On Valentine’s Day, EPA showed a little love for per- and polyfluoroalkyl substances (PFAS), announcing a sweeping plan to address PFAS contamination and protect public health. PFAS are a group of man-made chemicals that have been gaining a lot of attention, as described in our 2019 outlook. EPA Acting Administrator Andrew Wheeler announced the PFAS Action Plan in a press conference yesterday, calling it “the most comprehensive, cross- agency action plan for a chemical of concern ever undertaken by the Agency.” The Action Plan is 72 pages, but Acting Administrator Wheeler focused on five key elements, described below:

  1. Work Towards the Development of MCLs for PFOA and PFOS

EPA will propose regulatory determinations for PFOA and PFOS—two of the most common PFAS compounds—by the end of 2019. These regulatory determinations are the first step under the Safe Drinking Water Act (SDWA) towards the development of Maximum Contaminant Levels (MCLs). EPA has not set a time frame for the actual development of the MCLs, instead citing to the timing and procedures required by the regulatory process (including public comment). While EPA committed to issuing regulatory determinations for these two specific compounds, it will continue to evaluate the need to follow this same process for other PFAS compounds.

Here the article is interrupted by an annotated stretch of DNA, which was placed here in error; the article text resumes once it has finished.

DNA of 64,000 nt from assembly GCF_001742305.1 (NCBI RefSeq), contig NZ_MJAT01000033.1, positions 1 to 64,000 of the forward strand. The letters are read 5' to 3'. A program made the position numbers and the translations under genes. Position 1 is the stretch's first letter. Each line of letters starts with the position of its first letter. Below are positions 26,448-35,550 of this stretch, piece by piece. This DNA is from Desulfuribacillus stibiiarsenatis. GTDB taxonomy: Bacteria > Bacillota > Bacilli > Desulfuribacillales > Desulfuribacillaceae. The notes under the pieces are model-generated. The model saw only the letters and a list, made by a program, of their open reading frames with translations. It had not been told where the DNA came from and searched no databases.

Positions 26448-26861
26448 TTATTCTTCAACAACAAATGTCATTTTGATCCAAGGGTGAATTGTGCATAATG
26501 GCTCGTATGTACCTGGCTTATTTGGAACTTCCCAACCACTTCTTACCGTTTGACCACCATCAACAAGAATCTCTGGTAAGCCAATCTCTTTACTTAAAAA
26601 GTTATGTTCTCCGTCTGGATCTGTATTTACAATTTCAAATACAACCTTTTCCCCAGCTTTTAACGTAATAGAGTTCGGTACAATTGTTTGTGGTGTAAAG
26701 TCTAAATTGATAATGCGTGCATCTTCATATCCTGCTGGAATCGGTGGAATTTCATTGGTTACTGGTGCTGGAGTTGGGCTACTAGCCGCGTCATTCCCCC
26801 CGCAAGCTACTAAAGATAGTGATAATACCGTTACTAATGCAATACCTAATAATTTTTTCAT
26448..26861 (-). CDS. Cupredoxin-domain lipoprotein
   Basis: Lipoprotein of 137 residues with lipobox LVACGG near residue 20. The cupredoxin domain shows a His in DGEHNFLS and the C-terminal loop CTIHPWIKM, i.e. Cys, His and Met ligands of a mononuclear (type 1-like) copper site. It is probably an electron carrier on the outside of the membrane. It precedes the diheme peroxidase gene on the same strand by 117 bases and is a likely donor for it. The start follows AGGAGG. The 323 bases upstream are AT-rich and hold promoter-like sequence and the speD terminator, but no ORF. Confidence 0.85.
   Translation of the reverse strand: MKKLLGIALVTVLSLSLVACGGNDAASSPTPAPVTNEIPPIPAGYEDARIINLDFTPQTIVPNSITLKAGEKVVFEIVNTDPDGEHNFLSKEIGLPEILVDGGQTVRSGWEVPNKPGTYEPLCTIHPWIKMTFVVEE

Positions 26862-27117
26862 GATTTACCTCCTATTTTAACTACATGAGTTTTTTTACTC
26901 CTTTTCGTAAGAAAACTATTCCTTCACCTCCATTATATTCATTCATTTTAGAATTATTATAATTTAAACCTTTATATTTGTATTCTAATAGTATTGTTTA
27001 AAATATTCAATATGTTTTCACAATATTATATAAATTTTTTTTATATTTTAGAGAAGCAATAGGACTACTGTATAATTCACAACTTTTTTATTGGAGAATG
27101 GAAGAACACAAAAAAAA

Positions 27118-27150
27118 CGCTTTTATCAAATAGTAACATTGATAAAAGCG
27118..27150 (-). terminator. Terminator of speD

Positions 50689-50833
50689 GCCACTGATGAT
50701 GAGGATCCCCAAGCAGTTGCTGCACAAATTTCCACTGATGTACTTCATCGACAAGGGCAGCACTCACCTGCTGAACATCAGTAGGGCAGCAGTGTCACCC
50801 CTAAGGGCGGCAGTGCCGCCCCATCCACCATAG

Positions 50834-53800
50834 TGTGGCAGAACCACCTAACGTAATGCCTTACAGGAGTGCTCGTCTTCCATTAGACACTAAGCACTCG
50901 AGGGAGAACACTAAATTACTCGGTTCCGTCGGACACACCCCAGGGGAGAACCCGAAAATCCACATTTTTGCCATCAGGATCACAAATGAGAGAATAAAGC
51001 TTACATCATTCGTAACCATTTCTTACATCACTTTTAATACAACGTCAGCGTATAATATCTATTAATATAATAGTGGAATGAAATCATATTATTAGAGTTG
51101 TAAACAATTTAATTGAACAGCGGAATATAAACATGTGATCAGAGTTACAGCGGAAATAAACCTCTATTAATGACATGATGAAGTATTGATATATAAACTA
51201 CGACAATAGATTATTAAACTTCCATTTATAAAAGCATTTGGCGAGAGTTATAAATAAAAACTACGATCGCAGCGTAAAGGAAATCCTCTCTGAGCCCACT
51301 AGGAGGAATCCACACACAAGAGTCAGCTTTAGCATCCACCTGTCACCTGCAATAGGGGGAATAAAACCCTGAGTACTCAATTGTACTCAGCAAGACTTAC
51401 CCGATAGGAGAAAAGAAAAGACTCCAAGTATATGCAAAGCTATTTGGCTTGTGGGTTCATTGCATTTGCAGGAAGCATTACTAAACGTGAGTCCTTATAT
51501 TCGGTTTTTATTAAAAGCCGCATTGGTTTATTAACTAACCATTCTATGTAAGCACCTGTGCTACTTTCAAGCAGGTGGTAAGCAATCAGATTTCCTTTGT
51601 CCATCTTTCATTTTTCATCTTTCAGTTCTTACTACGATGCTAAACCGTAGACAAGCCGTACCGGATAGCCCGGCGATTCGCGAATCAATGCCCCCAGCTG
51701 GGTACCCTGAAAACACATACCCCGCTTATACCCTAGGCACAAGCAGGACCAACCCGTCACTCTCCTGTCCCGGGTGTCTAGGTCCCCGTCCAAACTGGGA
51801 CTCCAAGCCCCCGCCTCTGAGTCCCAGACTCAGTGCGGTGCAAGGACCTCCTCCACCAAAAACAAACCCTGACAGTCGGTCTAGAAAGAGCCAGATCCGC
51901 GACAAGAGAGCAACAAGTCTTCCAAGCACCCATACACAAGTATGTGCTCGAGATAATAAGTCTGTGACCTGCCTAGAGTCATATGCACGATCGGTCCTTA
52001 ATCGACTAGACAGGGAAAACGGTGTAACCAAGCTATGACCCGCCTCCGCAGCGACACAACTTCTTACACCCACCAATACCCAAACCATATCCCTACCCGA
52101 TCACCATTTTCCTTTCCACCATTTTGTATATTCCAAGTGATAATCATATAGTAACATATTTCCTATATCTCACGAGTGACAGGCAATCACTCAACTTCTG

1. Continue PFAS Enforcement Efforts

Despite the fact that EPA has not established an MCL for any of the PFAS compounds, it intends to continue enforcement efforts based on the current drinking water advisory of 70 parts per trillion. EPA has already brought eight enforcement actions based on this advisory, and it is assisting state agencies in dozens of other enforcement actions based on state PFAS standards. EPA has also started the regulatory process towards classifying PFOA and PFOS as “hazardous substances” under the Comprehensive Environmental Response, Compensation, and Liability Act (CERCLA), a listing that will allow EPA (and private parties) broader enforcement authority.

  1. Expand PFAS Monitoring Efforts

More data means better understanding, and EPA plans to make use of its authority to expand PFAS monitoring to help guide its decision-making process. EPA plans to propose that PFAS be included in the next round of monitoring under the Unregulated Contaminant Monitoring Program in the SDWA. EPA may also use the Toxic Substances Control Act to require reporting of certain PFAS releases and potentially prohibit the use of certain PFAS compounds.

  1. Expand Scientific Research into PFAS Compounds

EPA plans to use research efforts to “close the gap” on a number of PFAS issues, including:

  • What are the human health and environmental effects?
  • What are significant sources of PFAS in the environment?
  • How do PFAS compounds move through the environment?
  • How can we effectively remediate PFAS?
  • What are the costs of PFAS remediation?

EPA plans to evaluate these issues not only for more common PFAS compounds like PFOA and PFOS, but also for emerging PFAS risks, such as GenX.

  1. Develop PFAS Risk Communication Toolbox

EPA will work with federal, state, tribal, and local partners to develop a comprehensive risk communication toolbox to ensure that PFAS messaging to the public is clear and consistent.

Because the Action Plan is just that—a plan—we will continue to track EPA’s progress. States continue to take a leading role in regulating PFAS, but the new EPA Action Plan now provides a road map for federal action.